The second night of Chanukah, my sons got clothes from their great aunt, which they received politely but unenthusiastically. As we were heading to bed that night, after a late night at our synagogue’s annual Chanukah party, six year old Isaiah asked me “Mommy, will tomorrow night be another clothes present night?” When I told him I suspected not, since the next night’s gift would come from Grandma, who likes to give toys, he sighed and said “It is ok if there’s clothes, but I just needed to be ready for them.” It can be tough to have good manners when you are little. We expect the kids to be gracious, but mastering that skill takes practice.
My kids get one present a night for Chanukah, and not big ones. Most of them come from family – from us, they will get blankets, a new kiddush cup (used for sabbath meals, and as much a gift to me protecting our collection of breakable kiddush cups) and homemade mittens. Grandparents will do what they do, and other relatives weigh in, so the presents get divided up over 7 nights.
Wait, seven? Yup. Because one night – tonight, in fact, the gift the children get is the chance to give an animal through The Heifer Fund to another family. We’ve been doing this for 4 years now, and the kids do look forward to it. They’ve been carrying the catalog around for several weeks, debating their choices. Some years they’ve combined their budgets to give large animals like llamas and water buffalo. This year they’ve come down in favor of everyone picking their own. Eli and Asher are both giving honeybees. Isaiah wants to give trees, because “trees are more important than anything!”. And Simon is giving rabbits.
We make a ritual out giving tzedakah, which is sometimes translated as “charity” but really means “righteous giving” (the distinction is that it doesn’t derive from the idea of “caritas” embedded in charity, but from the idea of giving a share by obligation). The kids pick their animals, and write letters to the new owners, offering suggestions for names for the animals and telling them about the animals on our farm. I doubt the letters ever reach anyone outside the immediate Heifer organization, but hey, they enjoy it. The kids are allowed to pick names for “their” animals (Asher and Eli will be naming only the Queen Bee, since I decline to hear suggestions for 50,000 bees) – one memorable year when Isaiah was a toddler and he won the “who gets to name the shared animal” contest, the llama we gave was named “Sticky.”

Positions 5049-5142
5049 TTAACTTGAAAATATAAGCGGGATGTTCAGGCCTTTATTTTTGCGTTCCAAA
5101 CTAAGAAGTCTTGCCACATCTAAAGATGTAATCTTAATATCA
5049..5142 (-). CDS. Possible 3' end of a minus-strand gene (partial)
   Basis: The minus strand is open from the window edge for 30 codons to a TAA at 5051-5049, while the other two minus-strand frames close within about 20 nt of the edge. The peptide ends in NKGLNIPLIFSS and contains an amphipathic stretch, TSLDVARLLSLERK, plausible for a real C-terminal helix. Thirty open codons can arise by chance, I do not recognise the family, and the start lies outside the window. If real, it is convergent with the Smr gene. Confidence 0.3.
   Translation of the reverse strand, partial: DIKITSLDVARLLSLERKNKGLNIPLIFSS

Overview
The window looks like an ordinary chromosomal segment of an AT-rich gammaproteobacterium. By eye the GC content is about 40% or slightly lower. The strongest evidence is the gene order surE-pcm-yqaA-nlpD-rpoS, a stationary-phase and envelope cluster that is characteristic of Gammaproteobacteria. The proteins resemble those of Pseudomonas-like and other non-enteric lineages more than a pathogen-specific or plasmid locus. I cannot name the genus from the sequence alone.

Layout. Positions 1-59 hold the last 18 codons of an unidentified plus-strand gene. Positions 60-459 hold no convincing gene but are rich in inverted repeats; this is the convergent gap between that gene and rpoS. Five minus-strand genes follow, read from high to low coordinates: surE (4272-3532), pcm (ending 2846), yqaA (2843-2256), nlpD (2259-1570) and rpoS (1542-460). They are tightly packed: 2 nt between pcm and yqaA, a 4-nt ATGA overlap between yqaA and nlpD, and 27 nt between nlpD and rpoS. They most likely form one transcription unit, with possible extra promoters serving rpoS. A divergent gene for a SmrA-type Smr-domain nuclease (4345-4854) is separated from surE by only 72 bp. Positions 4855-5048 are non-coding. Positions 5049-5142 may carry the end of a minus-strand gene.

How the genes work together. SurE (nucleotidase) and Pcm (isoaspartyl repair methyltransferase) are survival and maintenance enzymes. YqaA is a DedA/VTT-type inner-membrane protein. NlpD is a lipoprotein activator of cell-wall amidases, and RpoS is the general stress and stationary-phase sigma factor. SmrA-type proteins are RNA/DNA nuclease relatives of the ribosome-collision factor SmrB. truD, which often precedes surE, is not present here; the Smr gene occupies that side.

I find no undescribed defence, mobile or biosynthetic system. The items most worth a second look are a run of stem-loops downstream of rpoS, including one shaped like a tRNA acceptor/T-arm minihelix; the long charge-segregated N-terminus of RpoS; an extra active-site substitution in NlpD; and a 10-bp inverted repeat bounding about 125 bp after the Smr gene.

It isn’t always easy to get kids to grasp charitable giving – but they are starting to fully grasp it – I sat the boys down and told them that some people have no farm animals, and no access to the food, fertilizer and fiber that animals give. I asked them to think about what it would be like for us to have no goats, no chickens, no rabbits – to think about all the ways the animals are part of the farm and our lives. And they got it. Isaiah offered to send Heifer a couple of our chickens, maybe by mail. So far I’m sparing them (the chickens and the Heifer people) that. But I plan to take the kids to visit the Heifer demonstration farm in Massachusetts soon, and I’m glad the kids are willing to give something up to share.
All of which is a long way of getting at the point, which is that one of the best possible gifts is a donation to charity in someone’s name. I like this much better than buying some overpriced product that donates a tiny percentage to charity, although that’s better than nothing. So I give you three organizations that not only do really good things, but do a really good job of making people feel like they got a gift themselves when you donated in their name. Obviously, there’s nothing to stop you from buying a little something for yourself in the way of feeling good either, and sending a donation in your own name. There are plenty of wonderful other organizations and I’d be thrilled if you’d like to list some of them below as well.
First is Heifer International: www.heifer.org which gives farm animals to families to poor to have them, along with agricultural knowledge. The families receiving animals then pass offspring on to other families in their community. There’s nothing not to like about them. I think this is a particularly wonderful organization for children to use, because it is so clearly important and comprehensible.
Next, consider a donation to the Green Belt Movement – founded by Nobel Peace Prize winner Wangari Maathai, the Green Belt movement uses donations to plant trees in Kenya, protecting soil, providing natural cooling and carbon sequestration. Kenya is in the grips of a terrible, terrible drought right now, and more trees – and more education is essential.
Or Consider The Water Project which brings wells and safe water to people in Africa with none. You can give someone a lifetime of safe drinking water – something that will become increasingly scarce as the world warms www.thewaterproject.org
Finally, not quite a charitable donation, but pretty awesome if you need something yourself or want to give a material gift, consider the bogo light, a solar powered light that can replace kerosene in many of the poorest places in the world, and which makes a wonderful emergency light here too. You can use their buy-one give-one program to get one for yourself and another for a poor village, or you can give both here: http://www.bogolight.com/
This is an easy sell for grownups, but I really encourage families with kids to make one or more of the gifts they give their children and grandchildren charitable. Your kids probably don’t need more stuff – and teaching them to give graciously, just like teaching my kids to receive graciously, is a long term process, that has to begin early.